3. Begin preparing and saving now. Obtaining permits, licenses, etc. can add up in cost. If you know your contact information for your new location, begin ordering business cards and marketing materials. These costs can add up, but it’s also a GREAT advantage for you! As we know, photography is so much more than just shooting and a lot of it is in how well you run the business side. Take time to reflect on what has and has not worked well for you. Revisit your business plan and make any changes in pricing or policies that you have found need improvement. It’s also a great chance to rebrand and to revamp your website. You’ll have a fresh new set of eyes viewing your site and your marketing materials so make sure they really highlight your style and your best work. It’s an amazing way to have a fresh start in your business.

4. After you move and get settled, become acquainted with your new area. Pinpoint your target market and learn where you can find those clients. If you are a wedding photographer, consider visiting local florists and caterers to introduce yourself in person and ask if you can leave business or marketing cards. I focus on children’s photography and had to be a little creative in our small town. With a lack of children’s boutiques and other places my target market usually frequents,  I found that my best places to get my name out to other moms of small children were the library and a local playgroup. Becoming the photographer for a local preschool also helped me gain a bigger client base.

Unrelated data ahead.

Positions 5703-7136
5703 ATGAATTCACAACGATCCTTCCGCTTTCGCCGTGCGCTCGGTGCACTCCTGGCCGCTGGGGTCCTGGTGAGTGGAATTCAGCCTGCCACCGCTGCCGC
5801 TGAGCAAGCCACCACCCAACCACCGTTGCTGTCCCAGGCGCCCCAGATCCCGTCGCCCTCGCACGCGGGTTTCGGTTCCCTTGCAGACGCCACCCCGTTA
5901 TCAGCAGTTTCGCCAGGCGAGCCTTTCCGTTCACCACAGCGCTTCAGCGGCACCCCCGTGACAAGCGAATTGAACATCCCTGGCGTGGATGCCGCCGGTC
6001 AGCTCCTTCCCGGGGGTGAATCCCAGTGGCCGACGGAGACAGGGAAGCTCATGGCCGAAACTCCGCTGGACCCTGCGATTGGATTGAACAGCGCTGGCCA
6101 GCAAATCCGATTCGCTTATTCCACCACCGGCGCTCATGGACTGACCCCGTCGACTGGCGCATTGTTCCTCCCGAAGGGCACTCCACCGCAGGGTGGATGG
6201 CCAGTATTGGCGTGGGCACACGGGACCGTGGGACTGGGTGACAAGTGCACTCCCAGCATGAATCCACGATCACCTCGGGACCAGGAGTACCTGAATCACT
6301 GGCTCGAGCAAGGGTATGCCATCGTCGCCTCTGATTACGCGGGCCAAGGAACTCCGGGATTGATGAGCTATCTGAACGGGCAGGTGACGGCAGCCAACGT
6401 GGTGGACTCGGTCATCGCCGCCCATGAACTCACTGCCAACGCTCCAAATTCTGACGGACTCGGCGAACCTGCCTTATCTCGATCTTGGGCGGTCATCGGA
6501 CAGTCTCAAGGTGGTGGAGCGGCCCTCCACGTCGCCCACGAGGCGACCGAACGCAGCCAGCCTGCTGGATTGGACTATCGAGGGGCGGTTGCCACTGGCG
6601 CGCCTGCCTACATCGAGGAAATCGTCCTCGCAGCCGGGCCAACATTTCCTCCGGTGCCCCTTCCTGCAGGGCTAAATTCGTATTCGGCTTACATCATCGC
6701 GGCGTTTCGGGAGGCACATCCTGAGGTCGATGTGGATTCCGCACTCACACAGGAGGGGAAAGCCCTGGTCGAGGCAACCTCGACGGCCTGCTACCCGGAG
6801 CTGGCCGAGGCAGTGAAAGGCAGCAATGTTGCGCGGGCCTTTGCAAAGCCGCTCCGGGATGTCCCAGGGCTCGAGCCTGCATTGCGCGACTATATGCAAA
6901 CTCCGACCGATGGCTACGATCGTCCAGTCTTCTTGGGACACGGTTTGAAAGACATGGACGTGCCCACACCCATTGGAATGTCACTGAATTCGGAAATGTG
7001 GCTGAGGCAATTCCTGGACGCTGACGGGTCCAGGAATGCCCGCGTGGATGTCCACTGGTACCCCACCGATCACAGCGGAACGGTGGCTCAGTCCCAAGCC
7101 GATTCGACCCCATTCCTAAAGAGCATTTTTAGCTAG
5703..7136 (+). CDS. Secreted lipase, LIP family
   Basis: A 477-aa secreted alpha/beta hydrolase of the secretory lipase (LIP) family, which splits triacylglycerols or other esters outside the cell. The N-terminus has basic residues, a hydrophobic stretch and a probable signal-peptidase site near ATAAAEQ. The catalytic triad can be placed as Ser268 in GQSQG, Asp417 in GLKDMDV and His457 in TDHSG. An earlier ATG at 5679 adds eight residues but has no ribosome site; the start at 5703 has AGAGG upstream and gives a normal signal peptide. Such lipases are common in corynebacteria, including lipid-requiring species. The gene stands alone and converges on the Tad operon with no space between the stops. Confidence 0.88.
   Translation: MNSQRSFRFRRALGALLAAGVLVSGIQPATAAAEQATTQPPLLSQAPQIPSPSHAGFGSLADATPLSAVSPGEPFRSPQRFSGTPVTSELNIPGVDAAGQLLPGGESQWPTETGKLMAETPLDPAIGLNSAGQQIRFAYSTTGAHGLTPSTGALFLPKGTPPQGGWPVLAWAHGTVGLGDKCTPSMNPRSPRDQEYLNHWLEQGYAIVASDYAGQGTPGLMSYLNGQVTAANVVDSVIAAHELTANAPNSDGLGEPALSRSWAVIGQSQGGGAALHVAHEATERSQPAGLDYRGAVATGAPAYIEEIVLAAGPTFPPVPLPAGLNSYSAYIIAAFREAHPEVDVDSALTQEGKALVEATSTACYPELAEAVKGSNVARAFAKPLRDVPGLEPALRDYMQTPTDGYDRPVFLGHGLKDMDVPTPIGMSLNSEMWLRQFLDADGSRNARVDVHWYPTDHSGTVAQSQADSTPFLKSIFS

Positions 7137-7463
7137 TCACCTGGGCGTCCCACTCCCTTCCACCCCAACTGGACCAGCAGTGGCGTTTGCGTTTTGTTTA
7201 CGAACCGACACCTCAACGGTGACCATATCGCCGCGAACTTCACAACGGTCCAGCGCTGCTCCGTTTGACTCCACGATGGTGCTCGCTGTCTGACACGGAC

5. Consider a “New Kid in Town” special for a short time to get your name out to the community. I created marketing cards advertising myself and offered a limited time discount on sessions. I also put a client referral program into place so they were eager to share my name and information with their friends. Word of mouth has always been my best advertisement and I gained quality clients from the marketing cards. Treating them with respect and delivering a high quality product made my new clients more than eager to share my name with their other friends.